Calima bean plants.

Calima bean plants.

It’s kind of hard to believe that not even a month ago, most of our plants were fresh transplants and tiny.  Now the pepper plants are loaded, carrots are showing their frilly tops, pearl onions are putting on size, and the tomatillos are practically a forest.  Cucumbers are rapidly taking over the trellises and overloaded with blossoms.  Calima beans are growing at an almost-exponential rate, and I can’t wait to steam up some haricots verts before too long.  It’s time to do a heavy harvest on the herb plants and dehydrate a bunch of them for winter storage and use.  Opal basil in the planter box is richly purple and fully-leafed, but we’re still waiting on the green Emily basil in beds to come up to size for salads, pesto and other sauces.   The watermelon vines have grown rapidly and several small melons are already visible.   Cantaloupes and tigger melons are climbing the garden fence and should begin to set fruit any day now, judging by the abundance of blossoms and steady hum of bees visiting the melon patch.



The only thing I’m still on the fence about at this time is the tomato plants, as it is too soon to tell whether they will rebound from the septoria leaf spot or succumb to it altogether.  I’m due to spray them again with copper soon, but it is unknown at this point just how resistant to treatment this fungus actually is, but I’m going to move forward with very cautious optimism that we may see something out of these plants  yet.  Many of our tomatoes are setting fruit and many more have blossoms, but not to the extent that I would expect this time of year.  I’ve already decided that a change in strategy is necessary for next year, and will most likely transplant tomato starts into 2-gallon grow pouches, and move them to a low tunnel in late April/early May.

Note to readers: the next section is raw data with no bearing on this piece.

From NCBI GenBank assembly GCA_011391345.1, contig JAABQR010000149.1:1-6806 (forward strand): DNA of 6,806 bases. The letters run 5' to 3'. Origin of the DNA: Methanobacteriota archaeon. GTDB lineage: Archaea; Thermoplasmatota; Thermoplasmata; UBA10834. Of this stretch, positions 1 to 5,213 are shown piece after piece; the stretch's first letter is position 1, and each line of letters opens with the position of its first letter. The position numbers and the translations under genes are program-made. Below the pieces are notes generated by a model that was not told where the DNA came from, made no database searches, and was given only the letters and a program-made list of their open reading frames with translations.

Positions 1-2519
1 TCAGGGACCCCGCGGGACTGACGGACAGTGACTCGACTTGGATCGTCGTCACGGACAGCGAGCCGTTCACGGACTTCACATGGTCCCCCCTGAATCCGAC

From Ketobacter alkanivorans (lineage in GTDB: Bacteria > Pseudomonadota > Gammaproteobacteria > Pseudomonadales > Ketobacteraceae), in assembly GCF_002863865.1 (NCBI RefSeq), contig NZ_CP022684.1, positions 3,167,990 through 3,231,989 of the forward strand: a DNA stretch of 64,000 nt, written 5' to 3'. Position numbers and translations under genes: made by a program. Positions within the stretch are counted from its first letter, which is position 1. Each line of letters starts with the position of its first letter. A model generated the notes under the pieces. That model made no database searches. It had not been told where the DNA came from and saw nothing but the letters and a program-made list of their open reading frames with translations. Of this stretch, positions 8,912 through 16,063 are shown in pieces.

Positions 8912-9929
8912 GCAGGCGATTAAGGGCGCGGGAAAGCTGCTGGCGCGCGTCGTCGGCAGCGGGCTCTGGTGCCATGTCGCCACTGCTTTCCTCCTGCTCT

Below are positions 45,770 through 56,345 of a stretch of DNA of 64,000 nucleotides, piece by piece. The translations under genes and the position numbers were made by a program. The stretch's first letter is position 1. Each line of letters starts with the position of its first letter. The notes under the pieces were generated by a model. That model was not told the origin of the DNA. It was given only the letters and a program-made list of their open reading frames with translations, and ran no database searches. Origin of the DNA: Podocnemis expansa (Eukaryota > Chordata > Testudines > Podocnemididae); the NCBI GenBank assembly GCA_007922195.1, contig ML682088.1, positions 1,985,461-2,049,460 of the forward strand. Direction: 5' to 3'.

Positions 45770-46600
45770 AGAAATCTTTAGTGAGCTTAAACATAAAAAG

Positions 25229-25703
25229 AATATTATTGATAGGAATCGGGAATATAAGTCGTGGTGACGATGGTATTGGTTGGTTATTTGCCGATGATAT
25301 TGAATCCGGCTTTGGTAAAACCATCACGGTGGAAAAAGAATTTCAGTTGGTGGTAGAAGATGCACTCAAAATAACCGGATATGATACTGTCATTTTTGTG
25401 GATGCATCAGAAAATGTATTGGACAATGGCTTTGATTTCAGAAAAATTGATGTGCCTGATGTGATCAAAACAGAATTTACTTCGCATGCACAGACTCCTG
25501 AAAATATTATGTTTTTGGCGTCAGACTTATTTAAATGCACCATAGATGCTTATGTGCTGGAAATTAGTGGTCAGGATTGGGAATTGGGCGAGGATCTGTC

Hopefully this will give them the head start they need as well as room to grow, and temperatures should be easier to control in the low tunnel so that they are well-established prior to hardening off and planting out.   It seems the third week in May is usually pretty consistent enough for a target date, and now that the garden is effectively finished, I can put my focus on planting next season, rather than building.

I will also pick the last of our cabbages this week & turn them into chow chow for canning, and maybe a little fresh slaw.  The broccoli plants are *finally* setting crowns and I’m hoping they hold out through the hot weather that is looming this weekend.  It’s almost time to start fall broccoli, kale and cabbages, so those seeds will be sown as soon as these plants come out & either head to the kitchen or the compost pile.

Chicory blossom

Chicory blossom

Summer is in full swing and this year is extremely lush and green from all the rain – a nice contrast to the droughts we’ve  had in recent years.  Corn is already waist-high in the fields, the ditch lilies and chicory flowers are in bloom, and clover blossoms send up their perfume in the warmth of the sun.  Bugs are plentiful, to the delight of our chickens and chagrin of local gardeners.   Squash vine borer moths visited us in June, although I removed every visible egg and, fingers crossed, haven’t seen any signs of damage yet.  Cucumber beetles and squash bugs haven’t arrived yet, but I’m keeping my eyes peeled and ready to do battle on both fronts.  In the mean time, it’s almost time to make pickles – another post on that soon!

Forecast – 7/10/15
High: 82° F
Low: 63° F
Skies: Partly cloudy